• Cultureyes Consultants

Trust drama in the workplace or How intercultural training can save your company money

Updated: Jan 27, 2021


In a small multicultural company, two employees - let’s call them Jenny and Elisa - had an argument at work and progressively stopped talking to each other. Effective work process was disrupted. The atmosphere became electric. The management investigated the situation and came to a conclusion that both parties lost trust in their co-worker, which resulted in broken communication and unwillingness to collaborate.


The conclusion was correct. However the reasons of distrust differed. Jenny said that she was lacking human connection with Elisa, therefore establishing a work process felt robotic and deprived of sense. Elisa claimed that the work was not done by Jenny to a standard that she would expect, hence why she felt nervous about the team performance. She also suggested that she didn’t want to waste her time talking to a person who was supposedly not engaged enough in the work process.


If we look at this situation from a neutral standpoint, none of them was right or wrong in the way they described their trust perceptions. Jenny and Elisa felt the way they felt because they were educated to behave at work in very different ways. Jenny focused on building strong relationships in her team. She expected the work processes to flow naturally on the basis of trust created by these connections. Elisa, on the other hand, came from a culture where trust was formed out of more functional elements, for example arriving on time, accomplishing work duties with excellence, proactively enrolling in new projects, etc. In other words, her trust was task-based.


When the management interfered to resolve the conflict, they did their best, however, unaware of these differences in perception, they committed one (big) error. They took a side. Elisa’s side. They suggested that to re-establish trust between colleagues, Jenny needed to align with Elisa’s expectations on the work process. What happened next? Jenny, overwhelmed, ashamed and misunderstood, resigned on the spot. This was the final curtain.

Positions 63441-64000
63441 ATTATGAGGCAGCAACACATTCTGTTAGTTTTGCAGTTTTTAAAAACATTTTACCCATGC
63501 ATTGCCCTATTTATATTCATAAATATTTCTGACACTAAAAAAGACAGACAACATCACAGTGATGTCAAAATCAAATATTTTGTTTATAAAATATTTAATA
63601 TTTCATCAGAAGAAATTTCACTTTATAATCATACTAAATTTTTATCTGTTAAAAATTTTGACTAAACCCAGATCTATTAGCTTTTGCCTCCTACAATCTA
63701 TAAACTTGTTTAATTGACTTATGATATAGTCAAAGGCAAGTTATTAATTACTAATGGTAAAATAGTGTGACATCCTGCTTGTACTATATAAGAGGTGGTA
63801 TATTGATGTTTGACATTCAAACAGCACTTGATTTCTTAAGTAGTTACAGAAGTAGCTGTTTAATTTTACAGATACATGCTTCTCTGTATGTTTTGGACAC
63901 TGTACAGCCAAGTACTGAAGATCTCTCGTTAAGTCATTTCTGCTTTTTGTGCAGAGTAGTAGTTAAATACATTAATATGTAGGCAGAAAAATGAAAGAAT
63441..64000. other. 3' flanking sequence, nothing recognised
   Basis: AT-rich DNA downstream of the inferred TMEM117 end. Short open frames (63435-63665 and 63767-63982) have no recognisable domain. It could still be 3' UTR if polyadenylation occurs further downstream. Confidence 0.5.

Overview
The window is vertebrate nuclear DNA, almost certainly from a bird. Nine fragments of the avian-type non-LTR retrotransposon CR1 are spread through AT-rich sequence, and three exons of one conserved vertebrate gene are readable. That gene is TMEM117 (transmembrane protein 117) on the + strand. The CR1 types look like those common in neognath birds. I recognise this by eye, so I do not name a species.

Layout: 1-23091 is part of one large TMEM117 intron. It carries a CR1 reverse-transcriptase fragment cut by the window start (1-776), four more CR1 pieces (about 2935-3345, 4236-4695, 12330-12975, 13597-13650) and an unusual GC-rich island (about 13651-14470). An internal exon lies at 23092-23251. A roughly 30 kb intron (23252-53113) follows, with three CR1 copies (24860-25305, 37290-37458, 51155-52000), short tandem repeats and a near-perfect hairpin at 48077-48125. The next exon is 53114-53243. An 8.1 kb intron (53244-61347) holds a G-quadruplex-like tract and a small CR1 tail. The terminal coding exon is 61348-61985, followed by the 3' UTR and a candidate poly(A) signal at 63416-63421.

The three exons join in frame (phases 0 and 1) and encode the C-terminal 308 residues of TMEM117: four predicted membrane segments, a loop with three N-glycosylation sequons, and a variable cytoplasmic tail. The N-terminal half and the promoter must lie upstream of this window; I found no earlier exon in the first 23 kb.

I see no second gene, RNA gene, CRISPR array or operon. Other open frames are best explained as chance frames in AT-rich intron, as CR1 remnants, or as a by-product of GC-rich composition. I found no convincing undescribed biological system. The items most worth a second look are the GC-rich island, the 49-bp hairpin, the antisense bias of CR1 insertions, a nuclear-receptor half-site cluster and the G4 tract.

Not a big deal? Think again. According to Forbes, replacing an employee can cost 33% of his annual salary* to the company. Hiring, onboarding and training a new team member are costly processes.


In this situation the management is not to blame. It’s natural to take sides, and perhaps they were more aligned with Elisa on trusting principles. However, their inability to mediate the situation resulted in an undesirable and expensive outcome. The conflict could have been resolved without the loss of an employee, should there be an opportunity for an intercultural training involving the management, and the team.


In today’s interconnected and globalized world, intercultural training serves 3 very tangible and concrete purposes:

  1. To resolve existing issues occurred as a result of cultural clashes, to provide guidance in understanding of core values lying behind peoples’ actions

  2. To prevent conflicts by bringing awareness to culturally influenced behaviours, to create inclusive atmosphere at work

  3. To deepen existing relationships by learning to take into account things that matter for each individual team member


This story is not a unique example of miscommunication created by cultural confrontations. Conflicts related to differences in perception of managerial practices, understanding of rules, timings, instructions and initiatives are very common in the workplace. In the worst-case scenario, they lead to an ending similar to what happened in this company. In almost every case, unresolved issues result in an unpleasant work atmosphere, disrupted workflow and lower productivity.


Should there be intercultural training for all? Prevention is better than cure, as they say.


*https://www.forbes.com/sites/johnhall/2019/05/09/the-cost-of-turnover-can-kill-your-business-and-make-things-less-fun/?sh=766fa66f7943


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